Shakunyo was a monk of Jodo Shinshu (the True Pure Land Sect of Buddhism) during the period of the Northern and Southern Courts (Japan). His father was Zennyo. He was adopted by Gon Dainagon (provisional chief councilor of state), Tokimitsu HINO. He was the fifth chief priest of Hongan-ji Temple.
The ages here are represented according to the traditional Japanese system. In order to store and maintain the correspondence with the documents, the dates are indicated according to the lunar calendar (the Senmyo Calendar), except for the dates of births and deaths, and the names of eras during the period of the Northern and Southern Courts are expressed according to those designated by the Northern Court (Japan).
Shakunyo was born on April 30, 1350. After entering the priesthood, he was given a position as gon daisozu (the provisional highest grade that can be held by one who has reached the second highest rank in the hierarchy of Buddhist priests).
Soon after he was appointed as the fifth chief priest of 'Hongan-ji Temple' in 1390, he entrusted the practical running of the temple to his second son Gyonyo who was his hoshi (successor to an abbacy) in order to build and live in a soan (a hermitage built with a simple structure with a thatched roof) in Sugitani of Ecchu Province.
Shakunyo moved to Kyoto upon being recommended by Shoren-in Temple as a scholar who excelled at deciphering the difficult sovereign's messages sent from Ming to the Japanese imperial court. Shakunyo translated the contents of the sovereign's messages, and also wrote the drafts of replies on behalf of the court. Emperor Gokomatsu praised his talent and achievements, and gave him the title of 'Shuen shonin' (a circumferential holy priest).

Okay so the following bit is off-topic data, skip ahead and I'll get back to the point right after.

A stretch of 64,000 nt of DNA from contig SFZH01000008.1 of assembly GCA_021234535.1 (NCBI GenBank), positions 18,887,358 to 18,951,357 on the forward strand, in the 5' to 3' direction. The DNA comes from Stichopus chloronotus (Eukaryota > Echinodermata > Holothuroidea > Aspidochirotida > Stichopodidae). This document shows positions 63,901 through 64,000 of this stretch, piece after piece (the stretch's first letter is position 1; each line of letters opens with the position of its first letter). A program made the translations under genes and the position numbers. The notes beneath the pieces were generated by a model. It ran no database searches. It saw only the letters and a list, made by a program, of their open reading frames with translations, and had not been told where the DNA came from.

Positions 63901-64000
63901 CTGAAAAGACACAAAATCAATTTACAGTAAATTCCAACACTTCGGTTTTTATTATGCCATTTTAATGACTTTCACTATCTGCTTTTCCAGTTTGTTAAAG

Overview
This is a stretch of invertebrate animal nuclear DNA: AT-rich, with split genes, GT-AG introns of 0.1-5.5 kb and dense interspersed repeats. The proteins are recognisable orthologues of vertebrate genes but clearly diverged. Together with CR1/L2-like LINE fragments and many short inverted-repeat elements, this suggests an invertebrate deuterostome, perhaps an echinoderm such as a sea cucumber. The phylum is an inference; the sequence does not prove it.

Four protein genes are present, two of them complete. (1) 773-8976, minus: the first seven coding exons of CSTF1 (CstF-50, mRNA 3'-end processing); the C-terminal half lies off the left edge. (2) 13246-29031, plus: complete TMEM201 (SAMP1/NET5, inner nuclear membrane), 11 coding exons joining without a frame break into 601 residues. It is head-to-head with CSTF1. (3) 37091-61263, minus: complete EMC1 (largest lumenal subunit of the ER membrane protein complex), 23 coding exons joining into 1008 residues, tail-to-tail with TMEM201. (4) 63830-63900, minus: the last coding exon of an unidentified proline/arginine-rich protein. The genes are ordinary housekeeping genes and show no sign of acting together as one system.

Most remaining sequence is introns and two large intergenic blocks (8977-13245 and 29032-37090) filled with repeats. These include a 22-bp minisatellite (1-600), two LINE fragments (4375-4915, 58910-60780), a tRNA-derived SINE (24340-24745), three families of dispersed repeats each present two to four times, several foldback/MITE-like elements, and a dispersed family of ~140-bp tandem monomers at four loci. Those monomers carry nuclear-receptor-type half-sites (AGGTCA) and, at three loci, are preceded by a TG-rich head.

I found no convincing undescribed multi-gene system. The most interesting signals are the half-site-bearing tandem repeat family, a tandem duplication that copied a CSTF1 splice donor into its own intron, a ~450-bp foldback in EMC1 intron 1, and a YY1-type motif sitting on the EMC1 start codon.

Emperor Gokomatsu also requested him to give lectures on "Muryojukyo Sutra" at the imperial court. As a token of his gratitude, the emperor gave him Namubutukizo (a Buddhist wooden statue) and eight volumes of 'Shotokutaishi-eden' (Illustrated Biography of Prince Shotoku).
When Emperor Gokomatsu learned that Shakunyo had a dream of erecting a temple, he permitted him to make 'kanjinjo' (a letter of temple solicitation) and gave him 'ryoshi' (special paper for writing). Shakunyo returned to Ecchu Province and completed 'kanjinjo' (now preserved as a National important cultural asset), and with it, he solicited donations in Kaga, Noto, Ecchu, Echigo, Shinano and Hida for erecting the temple. Thanks to the donations, he was able to erect a temple in Inami (in Ecchu Province), which received the temple name of 'Zuisen-ji' from the emperor.
From then on, he pursued his enlightenment campaign which was based in 'the Zuisen-ji Temple.'
On June 12, 1393, Shakunyo entered nirvana (passed away) at the age of 44.